Utagawa Kunisada (Japanese: 歌川 国貞; also known as Utagawa Toyokuni III (三代歌川豊国); 1786 – 12 January 1865).
Actor Morita Kan’ya XI as Saito Tarozaemon Toshiyuki (Morito Kan’ya, Saito Tarozaemon Toshiyuki)
Signed Toyokuni ga within the artist’s Toshidama cartouche, publisher’s seal Sho, Kinshodo (Ebisuya Shoshichi of Kinshodo), carver’s seal Horiko Ryusan, censor’s seal aratame with date 1860, 3rd month.
Oban tate-e 14 3/8 by 10 in., 36.5 by 25.3 cm
The actor Morita Kan’ya XI (1802-1863) is in the role of Saito Tarozaemon Toshiyuki from the play Oto no Miya Asahi no Yoroi (Oto no Miyo and the Armor of the Rising Sun). The play picks up following the Genko War of 1331-33 in which Emperor Go-Daigo (1288-1339) led a failed uprising against the ruling Hojo clan. Tarozaemon was a Hojo warlord, and is credited with much of the victory. After the conflict, his lord Norisada receives a summer festival lantern from the courtesan Sanmi-no-Tsubone, which bears a riddling inscription. He and Tarozaemon deliberate over the courtesan and her message for quite some time, until they realize that she is attempting to manipulate Norisada in the hopes of returning the Emperor from exile. Following this revelation, Norisada reinterprets the message to mean kiriko, literally “to cut a child,” and determines that Sanmi-no-Tsubone’s son must be killed. He instructs Tarozaemon to do the deed. However, unbeknownst to Norisada and in spite of his allegiance to the Hojo clan, Tarozaemon is sympathetic to Sanmi-no-Tsubone and her son. At one time, his own daughter had served in the Imperial palace, and was spared execution only through Sanmi-no-Tsubone’s intervention. As a repayment of that debt, he kills his own grandson in the other boy’s stead, and returns to Norisada to report that he had accomplished the mission.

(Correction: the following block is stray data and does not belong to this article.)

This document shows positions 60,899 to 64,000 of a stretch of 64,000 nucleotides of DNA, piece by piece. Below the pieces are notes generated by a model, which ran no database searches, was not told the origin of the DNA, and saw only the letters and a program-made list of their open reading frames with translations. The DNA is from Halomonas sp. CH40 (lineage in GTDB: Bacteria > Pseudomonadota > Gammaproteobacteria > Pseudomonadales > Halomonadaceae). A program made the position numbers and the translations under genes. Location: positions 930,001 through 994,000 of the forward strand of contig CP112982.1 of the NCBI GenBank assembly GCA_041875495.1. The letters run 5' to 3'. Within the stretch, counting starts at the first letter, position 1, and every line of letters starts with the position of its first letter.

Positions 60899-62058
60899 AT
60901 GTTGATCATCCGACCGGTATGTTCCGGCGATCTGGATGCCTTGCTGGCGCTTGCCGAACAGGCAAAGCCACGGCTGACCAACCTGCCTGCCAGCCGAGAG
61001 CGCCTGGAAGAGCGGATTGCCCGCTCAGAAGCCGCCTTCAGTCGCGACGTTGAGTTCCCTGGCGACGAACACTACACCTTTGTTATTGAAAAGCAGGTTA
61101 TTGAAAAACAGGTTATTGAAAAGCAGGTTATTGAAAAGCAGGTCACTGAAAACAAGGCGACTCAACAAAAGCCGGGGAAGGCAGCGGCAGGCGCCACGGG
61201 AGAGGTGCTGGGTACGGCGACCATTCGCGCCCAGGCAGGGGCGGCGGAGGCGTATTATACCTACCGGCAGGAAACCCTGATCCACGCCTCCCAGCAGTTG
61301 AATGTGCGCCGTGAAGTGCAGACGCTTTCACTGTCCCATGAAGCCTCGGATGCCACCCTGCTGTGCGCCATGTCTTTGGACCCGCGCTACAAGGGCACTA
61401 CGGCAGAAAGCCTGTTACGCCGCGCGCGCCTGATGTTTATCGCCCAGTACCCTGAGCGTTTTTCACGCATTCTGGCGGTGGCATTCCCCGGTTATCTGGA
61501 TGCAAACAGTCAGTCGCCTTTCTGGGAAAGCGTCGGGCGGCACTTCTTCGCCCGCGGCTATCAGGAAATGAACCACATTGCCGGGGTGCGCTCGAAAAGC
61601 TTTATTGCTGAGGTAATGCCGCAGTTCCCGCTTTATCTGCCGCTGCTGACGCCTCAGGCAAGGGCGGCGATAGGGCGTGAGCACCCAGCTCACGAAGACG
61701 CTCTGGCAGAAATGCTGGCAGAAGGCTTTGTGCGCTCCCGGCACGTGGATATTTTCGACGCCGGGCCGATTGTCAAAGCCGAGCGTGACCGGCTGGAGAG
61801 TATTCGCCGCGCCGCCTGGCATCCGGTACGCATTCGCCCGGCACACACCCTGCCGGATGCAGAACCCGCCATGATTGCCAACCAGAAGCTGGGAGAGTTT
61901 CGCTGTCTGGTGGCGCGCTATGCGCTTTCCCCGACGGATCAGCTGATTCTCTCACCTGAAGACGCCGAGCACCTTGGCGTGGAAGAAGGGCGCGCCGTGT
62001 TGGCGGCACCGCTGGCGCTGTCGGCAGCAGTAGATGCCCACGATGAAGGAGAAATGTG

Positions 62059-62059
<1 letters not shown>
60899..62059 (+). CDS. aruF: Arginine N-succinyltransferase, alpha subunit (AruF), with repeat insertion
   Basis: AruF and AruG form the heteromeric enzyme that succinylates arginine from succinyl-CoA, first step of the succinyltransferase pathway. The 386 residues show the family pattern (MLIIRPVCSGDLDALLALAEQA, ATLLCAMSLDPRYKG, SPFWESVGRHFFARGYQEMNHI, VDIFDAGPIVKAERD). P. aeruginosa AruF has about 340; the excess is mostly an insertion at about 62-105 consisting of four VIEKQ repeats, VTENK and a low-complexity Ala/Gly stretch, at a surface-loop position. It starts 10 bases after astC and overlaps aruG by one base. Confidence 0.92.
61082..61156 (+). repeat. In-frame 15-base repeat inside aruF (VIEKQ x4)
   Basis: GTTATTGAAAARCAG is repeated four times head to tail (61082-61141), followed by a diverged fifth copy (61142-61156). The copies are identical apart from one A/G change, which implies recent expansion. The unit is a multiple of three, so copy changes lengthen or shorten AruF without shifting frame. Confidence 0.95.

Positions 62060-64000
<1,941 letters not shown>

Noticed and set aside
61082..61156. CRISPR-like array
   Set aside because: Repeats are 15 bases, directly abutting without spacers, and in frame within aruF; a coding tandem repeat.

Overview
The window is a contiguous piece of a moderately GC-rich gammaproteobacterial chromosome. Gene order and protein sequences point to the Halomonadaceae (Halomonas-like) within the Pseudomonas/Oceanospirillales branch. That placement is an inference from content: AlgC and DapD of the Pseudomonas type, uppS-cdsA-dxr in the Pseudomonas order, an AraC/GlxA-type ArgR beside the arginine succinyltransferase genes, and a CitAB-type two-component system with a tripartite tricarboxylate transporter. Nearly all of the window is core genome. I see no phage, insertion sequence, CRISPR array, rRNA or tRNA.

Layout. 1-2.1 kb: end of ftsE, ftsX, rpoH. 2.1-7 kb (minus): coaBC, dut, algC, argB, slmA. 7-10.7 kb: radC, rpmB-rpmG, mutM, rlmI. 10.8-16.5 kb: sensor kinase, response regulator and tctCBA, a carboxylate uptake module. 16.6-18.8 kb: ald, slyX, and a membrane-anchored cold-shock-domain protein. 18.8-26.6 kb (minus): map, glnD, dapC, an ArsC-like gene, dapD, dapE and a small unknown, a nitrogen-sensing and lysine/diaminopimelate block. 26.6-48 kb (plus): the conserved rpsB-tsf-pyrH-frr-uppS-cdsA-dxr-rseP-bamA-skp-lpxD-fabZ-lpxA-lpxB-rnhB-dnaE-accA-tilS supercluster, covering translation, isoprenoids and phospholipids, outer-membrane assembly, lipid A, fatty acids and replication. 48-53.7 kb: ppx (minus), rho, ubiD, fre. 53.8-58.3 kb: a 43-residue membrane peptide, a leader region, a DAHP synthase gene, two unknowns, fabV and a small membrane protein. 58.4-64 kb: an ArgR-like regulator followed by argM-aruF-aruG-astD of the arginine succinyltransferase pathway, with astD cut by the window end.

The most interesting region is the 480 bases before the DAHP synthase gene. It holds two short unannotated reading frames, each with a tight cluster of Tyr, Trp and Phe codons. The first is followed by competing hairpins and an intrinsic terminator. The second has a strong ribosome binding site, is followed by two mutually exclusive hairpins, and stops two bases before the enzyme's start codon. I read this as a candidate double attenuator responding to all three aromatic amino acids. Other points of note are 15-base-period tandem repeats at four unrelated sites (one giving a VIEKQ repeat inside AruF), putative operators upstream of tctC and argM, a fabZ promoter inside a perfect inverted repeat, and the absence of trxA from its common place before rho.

This print is from a series of portraits which Kunisada undertook very late in life and has been named Kinshodo-ban yakusha okubi-e (Kinshodo’s Large-Head Actor Portraits) in reference to the publisher, Ebisuya Shochochi of Kinshodo. The series depicted great actors from the past and present in famous roles. Kunisada was guided by images from his own oeuvre: he recorded Kan’ya in this role in the 8th month of 1829. As this was meant to be Kunisada’s grandest actor series, it was executed on thick paper with the best possible pigments and highest level of craftsmenship. In this unusual frontal portrait, Kunisada presents Morita Kan’ya XI as the loyal Tarozaemon with his eyes rolling upward and his jaw set in grim determination to commit the unthinkable act in an ultimate display of samurai honor.
Text by Scholten Japanese Art, New York.
Reference: Waseda University Theatre Museum (enpaku.waseda.ac.jp), accession no. 100-5261 (for 1829 portrait of the same).
Andreas Marks. Publishers of Japanese woodblock prints: A compendium. Ebisuya Shoshichi (1846-83) – P6032.